Visual experience involves not only physical features such as color and shape, but also higher-level properties such as animacy and goal-directed behavior. Perceiving animacy is an inherently dynamic experience, in part because agents' goals and mental states may be constantly in flux -- unlike many of their physical properties. How does the visual system maintain and update representations of agents' goal-directed behavior over time and motion? The present study explored this question in the context of a particularly salient form of perceived animacy: chasing, in which one shape (the 'wolf') pursues another shape (the 'sheep'). The participants themselves controlled the movements of the sheep, and the perception of chasing was assessed in terms of their ability to avoid being caught by the wolf -- which looked identical to many moving distractors, and so could be identified only by its motion. In these experiments the wolf's pursuit was periodically interrupted by short intervals in which it did not chase the sheep. When the wolf moved randomly during these interruptions, the detection of chasing was greatly impaired. This could be for two reasons: decreased evidence in favor of chasing, or increased evidence against chasing. These interpretations were tested by having the wolf simply remain static (or jiggle in place) during the interruptions (among distractors that behaved similarly). In these cases chasing detection was unimpaired, supporting the 'evidence against chasing' model. Moreover, random-motion interruptions only impaired chasing detection when they were grouped into fewer temporally extended chunks rather than being dispersed into a greater number of shorter intervals. These results reveal (1) how perceived animacy is determined by the character and temporal grouping (rather than just the brute amount) of 'pursuit' over time; and (2) how these temporal dynamics can lead the visual system to either construct or actively reject interpretations of chasing.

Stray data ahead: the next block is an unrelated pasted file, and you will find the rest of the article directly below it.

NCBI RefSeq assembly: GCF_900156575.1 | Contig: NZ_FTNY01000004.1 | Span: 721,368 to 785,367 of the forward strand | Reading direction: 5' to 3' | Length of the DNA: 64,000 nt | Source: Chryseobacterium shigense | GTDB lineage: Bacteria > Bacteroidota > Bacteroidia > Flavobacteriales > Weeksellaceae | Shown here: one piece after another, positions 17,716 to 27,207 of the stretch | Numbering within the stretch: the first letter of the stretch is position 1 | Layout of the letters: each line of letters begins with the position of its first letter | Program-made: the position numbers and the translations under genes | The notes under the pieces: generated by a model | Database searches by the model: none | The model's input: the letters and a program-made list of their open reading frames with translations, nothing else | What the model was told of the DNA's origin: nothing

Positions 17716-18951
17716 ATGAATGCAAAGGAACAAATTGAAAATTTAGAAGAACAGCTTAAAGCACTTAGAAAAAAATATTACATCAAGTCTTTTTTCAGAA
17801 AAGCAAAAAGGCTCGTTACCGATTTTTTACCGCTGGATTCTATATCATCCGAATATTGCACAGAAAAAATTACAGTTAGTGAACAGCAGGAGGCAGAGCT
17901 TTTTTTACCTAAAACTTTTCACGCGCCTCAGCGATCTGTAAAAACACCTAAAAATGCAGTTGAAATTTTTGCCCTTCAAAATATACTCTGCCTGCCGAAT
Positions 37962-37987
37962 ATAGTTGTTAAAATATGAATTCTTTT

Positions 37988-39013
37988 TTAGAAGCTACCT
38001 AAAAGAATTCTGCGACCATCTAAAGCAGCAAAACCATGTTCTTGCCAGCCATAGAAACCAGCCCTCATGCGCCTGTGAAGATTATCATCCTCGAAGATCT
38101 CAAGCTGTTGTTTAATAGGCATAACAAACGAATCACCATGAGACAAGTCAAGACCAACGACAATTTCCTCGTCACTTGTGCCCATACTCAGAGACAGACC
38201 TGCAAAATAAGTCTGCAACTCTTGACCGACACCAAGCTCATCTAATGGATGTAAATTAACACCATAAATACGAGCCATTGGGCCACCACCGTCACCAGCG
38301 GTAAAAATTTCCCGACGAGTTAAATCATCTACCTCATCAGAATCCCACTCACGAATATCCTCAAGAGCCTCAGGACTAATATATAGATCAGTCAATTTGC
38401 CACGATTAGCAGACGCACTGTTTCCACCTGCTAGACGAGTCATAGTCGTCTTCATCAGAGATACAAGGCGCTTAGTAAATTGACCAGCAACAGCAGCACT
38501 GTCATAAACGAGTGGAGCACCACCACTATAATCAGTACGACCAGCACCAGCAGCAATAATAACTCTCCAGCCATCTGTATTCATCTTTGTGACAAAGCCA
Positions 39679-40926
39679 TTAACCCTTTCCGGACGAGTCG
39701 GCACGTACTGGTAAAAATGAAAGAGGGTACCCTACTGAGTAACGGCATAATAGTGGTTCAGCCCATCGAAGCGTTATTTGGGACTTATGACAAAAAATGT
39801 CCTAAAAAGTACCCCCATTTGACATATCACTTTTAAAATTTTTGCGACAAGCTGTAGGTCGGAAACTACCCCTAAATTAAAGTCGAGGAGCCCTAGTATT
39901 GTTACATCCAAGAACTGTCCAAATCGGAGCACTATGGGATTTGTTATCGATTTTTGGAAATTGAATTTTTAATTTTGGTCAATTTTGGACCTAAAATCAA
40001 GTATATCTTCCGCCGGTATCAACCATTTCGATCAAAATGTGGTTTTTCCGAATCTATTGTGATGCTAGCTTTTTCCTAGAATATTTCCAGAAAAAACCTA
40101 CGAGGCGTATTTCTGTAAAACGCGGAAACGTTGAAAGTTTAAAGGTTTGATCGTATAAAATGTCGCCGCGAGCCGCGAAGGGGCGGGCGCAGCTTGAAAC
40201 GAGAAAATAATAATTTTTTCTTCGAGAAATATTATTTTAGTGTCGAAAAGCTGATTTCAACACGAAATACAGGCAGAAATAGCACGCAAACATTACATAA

Liverence, B. M., & Scholl, B. J. (2010). Do we experience events in terms of time, or time in terms of events? Talk given at the annual meeting of the Vision Sciences Society, 5/10/10, Naples, FL.